Putin warned Macron on Friday that the West has failed to address Russia’s essential demands of halting further NATO expansion, ending the deployment of alliance weapons near Russian borders, and withdrawing its military from Eastern Europe, according to the Kremlin.
The US and NATO formally rejected such requests this week, while Washington did highlight areas where talks may take place, giving hope that a peaceful solution could be found.
Despite this, US President Joe Biden told Ukrainian President Volodymyr Zelenskyy on Thursday that Russian military action against the former Soviet state is a “clear possibility” in February. Russia has denied having such plans on several occasions.
Zelenskyy attempted to downplay the war worries, claiming that Western fears of an invasion have caused many investors in the country’s financial markets to flee.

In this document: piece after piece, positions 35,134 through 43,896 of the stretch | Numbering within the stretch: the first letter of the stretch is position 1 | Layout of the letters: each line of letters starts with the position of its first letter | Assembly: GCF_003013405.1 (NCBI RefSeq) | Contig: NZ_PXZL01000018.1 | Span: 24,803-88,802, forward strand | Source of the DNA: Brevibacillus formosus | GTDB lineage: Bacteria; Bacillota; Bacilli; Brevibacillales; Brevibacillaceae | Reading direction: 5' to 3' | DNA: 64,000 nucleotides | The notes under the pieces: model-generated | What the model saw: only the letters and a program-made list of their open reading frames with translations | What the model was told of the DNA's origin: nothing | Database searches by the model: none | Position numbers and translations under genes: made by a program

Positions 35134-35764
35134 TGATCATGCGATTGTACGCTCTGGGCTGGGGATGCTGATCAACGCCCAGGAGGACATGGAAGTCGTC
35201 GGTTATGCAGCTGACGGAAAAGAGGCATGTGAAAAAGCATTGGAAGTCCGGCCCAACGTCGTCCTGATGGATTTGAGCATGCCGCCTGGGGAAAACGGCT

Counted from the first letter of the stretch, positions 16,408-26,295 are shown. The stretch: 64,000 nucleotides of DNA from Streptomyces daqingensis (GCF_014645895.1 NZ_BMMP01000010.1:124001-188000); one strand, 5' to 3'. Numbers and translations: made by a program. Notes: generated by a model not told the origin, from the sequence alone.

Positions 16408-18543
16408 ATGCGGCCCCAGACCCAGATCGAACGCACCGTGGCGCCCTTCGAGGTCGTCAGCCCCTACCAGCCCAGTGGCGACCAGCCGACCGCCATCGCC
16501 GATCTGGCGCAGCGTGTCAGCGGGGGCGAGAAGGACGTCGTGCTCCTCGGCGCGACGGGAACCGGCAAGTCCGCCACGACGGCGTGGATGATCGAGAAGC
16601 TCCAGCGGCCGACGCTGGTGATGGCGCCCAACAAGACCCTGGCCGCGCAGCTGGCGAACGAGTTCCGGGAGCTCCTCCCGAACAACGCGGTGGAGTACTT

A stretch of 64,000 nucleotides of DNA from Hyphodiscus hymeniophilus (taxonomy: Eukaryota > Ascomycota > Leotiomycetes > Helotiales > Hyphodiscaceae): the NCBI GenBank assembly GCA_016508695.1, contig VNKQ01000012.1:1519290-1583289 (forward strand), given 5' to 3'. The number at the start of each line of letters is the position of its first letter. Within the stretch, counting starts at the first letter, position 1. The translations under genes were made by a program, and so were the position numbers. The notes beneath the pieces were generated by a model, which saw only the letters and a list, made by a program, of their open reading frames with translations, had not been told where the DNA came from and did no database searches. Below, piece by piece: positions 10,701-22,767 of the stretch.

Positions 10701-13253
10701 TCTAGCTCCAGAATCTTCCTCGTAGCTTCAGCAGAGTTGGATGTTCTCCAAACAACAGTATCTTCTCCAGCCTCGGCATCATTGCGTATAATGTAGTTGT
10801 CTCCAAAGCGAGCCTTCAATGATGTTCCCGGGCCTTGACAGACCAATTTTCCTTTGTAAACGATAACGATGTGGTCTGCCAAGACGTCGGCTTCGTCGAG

At a press conference, he added, “We don’t need this panic.” “It cost Ukrainians a lot of money.”
According to a Kremlin account of their conversation, Putin informed Macron that Moscow will examine the US and NATO responses before making its next move. The Russian president has made no public comments about the Western response, but Russian Foreign Minister Sergei Lavrov believes there is little hope of striking an accord.
“While they declare they will not modify their stance, we will not change ours,” Lavrov said in a live interview with Russian radio stations. “I don’t think there’s any room for negotiation here.”
“As far as the Russian Federation is concerned, there will be no conflict; we do not desire a war,” he stressed. “However, we will not stand by and let our interests to be trampled on.”